There are many perks to working from home. The 30 second commute, the coffee on tap and the autocratic control over the air-conditioning make it ideal, provided one has the mental strength to get work done surrounded by myriad distractions and no-one but oneself to answer to. There are, however, some downsides. In this world of Amazon Prime 2-day shipping, being able to guarantee that someone will be home to receive your toilet-paper delivery is a great boon but, ensconced in your home office, a podcast in the background to simulate human contact, who among us could hear the doorbell when the bog-roll supplier does finally arrive? Enter the DIY Internet of Doorbells (IoD), a cheap and cheerful foray into the world of turning everyday appliances into a potential botnet.
I had originally considered using some flavour of Raspberry Pi to do the doorbell monitoring work but the thought of relegating an entire linux computer to watch a single pin seemed wasteful at best. So I turned to every maker’s favourite WiFi swiss army knife, the ESP8266, which I could pick up at my local hobbyist electronics store for R90 (under 7 freedom dollars) and seemed a much better fit. I had never used the ESP8266 before though so this was an opportunity to both add a new tool to the arsenal and practice going through the design, prototyping and implementation processes as quickly and effectively as possible.
After a trip to the aforementioned store, a pair of ESP8266s in hand, the first step was getting one powered up and talkative. As usual my first thought was the Raspberry Pi which has the 3.3V pins necessary to not fry the fragile ESP but then I remembered the Teensy 3.2 I still had after some contract work I had done a year before. The Teensy 3.2 also has the requisite 3.3V IO as well as a generous 250mA 3.3V supply pin that will happily power the ESP for the sort of tasks I needed it to do. After familiarising myself with the Arduino IDE again and blinking an LED on the Teensy I found the most promising diagram I could find online and connected up the ESP. Setting up the Teensy for serial passthrough was simple enough with just one hiccup where the Arduino serial line endings meant that the device responded to every AT command with an indignant ‘ERROR’. Non-printing characters tamed, I set about researching how to best turn the ESP from a WiFi serial bridge to a fully fledged micro-controller. In 2018 there are quite a few options to choose from in this respect, NodeMCU, Espressif’s own IoT SDK and Arduino seemingly the most popular options. Seeing as I had the Arduino IDE open in front of me, the logical option seemed to use the Arduino Core lovingly produced and supported by the community.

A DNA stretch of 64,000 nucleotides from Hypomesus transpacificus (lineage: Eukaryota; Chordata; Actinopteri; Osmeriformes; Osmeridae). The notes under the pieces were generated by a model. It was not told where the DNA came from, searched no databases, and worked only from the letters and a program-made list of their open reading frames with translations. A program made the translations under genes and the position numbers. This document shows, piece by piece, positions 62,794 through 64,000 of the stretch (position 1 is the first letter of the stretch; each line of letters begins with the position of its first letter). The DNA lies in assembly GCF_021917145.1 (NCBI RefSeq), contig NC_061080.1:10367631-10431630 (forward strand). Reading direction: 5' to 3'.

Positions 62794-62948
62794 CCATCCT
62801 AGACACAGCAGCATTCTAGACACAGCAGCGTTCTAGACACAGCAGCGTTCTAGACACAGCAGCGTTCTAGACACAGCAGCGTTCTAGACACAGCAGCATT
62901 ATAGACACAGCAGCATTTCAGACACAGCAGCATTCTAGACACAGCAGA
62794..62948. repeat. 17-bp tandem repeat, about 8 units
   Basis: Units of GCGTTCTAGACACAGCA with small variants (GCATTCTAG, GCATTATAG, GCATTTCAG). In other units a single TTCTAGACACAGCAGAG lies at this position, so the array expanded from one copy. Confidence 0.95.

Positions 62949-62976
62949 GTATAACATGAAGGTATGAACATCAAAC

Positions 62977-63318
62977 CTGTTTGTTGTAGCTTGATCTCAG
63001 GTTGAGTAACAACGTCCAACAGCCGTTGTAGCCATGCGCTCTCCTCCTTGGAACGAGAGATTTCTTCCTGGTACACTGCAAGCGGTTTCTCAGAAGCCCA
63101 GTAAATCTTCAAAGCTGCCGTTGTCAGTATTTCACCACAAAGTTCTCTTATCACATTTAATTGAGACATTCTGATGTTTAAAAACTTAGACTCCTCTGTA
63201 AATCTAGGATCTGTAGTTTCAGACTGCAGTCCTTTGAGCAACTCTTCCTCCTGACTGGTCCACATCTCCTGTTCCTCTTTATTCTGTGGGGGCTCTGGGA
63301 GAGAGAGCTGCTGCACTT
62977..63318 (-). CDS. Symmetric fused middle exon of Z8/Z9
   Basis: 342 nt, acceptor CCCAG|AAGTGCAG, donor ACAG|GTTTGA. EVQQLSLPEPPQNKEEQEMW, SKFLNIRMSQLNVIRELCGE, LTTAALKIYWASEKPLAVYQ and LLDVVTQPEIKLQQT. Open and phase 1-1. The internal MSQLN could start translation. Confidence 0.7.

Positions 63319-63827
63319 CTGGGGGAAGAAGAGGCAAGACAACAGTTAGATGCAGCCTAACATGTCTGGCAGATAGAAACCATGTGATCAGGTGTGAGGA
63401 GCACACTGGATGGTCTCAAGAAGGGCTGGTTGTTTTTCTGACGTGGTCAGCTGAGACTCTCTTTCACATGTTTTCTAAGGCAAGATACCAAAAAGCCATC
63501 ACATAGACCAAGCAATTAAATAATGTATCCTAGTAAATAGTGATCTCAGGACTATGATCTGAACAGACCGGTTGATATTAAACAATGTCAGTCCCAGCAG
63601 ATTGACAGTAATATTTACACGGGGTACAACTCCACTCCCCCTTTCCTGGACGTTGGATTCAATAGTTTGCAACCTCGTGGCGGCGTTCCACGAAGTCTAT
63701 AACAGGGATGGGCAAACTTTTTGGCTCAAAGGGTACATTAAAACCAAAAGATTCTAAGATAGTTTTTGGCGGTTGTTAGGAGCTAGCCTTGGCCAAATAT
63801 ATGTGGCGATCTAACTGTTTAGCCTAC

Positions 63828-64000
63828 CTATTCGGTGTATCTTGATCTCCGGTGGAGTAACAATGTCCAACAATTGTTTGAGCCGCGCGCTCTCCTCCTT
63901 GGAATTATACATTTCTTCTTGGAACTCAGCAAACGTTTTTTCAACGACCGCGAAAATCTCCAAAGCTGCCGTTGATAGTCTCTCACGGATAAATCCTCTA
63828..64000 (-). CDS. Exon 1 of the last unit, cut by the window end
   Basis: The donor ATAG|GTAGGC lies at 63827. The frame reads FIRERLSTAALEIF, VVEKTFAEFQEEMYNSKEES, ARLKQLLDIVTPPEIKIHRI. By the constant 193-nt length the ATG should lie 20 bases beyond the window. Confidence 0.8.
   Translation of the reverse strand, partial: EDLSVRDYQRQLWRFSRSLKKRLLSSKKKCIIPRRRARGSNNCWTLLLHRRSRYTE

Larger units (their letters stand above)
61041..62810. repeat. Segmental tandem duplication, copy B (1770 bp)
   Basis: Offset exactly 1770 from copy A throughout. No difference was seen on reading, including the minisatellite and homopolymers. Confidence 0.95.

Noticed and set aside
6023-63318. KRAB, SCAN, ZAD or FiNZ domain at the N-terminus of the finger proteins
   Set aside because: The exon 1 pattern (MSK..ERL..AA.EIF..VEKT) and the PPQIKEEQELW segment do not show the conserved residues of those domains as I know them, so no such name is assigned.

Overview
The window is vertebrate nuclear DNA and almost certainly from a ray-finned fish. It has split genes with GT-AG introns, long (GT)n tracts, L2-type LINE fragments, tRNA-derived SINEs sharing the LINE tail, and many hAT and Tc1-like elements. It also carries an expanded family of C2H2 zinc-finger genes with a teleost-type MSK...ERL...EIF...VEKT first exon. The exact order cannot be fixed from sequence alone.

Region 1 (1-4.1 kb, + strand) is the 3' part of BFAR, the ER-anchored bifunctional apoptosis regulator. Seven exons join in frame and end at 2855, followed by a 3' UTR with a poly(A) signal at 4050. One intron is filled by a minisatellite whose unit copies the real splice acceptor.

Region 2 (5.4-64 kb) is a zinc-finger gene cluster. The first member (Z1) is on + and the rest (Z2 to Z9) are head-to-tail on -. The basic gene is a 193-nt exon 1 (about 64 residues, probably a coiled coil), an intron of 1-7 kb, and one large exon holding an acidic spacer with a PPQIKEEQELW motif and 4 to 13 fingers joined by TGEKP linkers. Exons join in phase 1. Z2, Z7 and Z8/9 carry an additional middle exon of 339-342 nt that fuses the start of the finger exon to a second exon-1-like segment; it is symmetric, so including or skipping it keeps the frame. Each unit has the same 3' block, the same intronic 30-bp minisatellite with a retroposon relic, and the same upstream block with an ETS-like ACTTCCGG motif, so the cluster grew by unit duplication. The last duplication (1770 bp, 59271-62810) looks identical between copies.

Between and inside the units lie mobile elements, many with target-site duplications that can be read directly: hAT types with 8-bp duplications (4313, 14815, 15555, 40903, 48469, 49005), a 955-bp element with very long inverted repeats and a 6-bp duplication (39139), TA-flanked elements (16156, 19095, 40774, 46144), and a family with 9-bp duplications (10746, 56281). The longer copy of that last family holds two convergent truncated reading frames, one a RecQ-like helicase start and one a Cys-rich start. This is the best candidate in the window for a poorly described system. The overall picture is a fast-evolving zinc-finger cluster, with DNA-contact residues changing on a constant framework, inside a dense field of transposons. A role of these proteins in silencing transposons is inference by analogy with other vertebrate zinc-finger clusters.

Flashing my first Arduino sketch to the ESP held its own pitfalls and learnings. Many how-tos, forum posts and blogs mention the various voltage level combinations for the different boot modes but the information is often garbled, related to different modules with fancier circuitry or featuring different pin naming schemes. Eventually I found this guide which in my mind is the absolute best resource for starting out with the ESP and it taught me the necessary pushbuttons and sequences to get the it to accept my binary file. Flashing procedure perfected, the hard work was pretty much done due to the expansive examples provided with the Arduino Core plugin; all I needed to do was modify the HTTP Client example to connect to my own WiFi network and send a local network GET whenever pin 0 went high.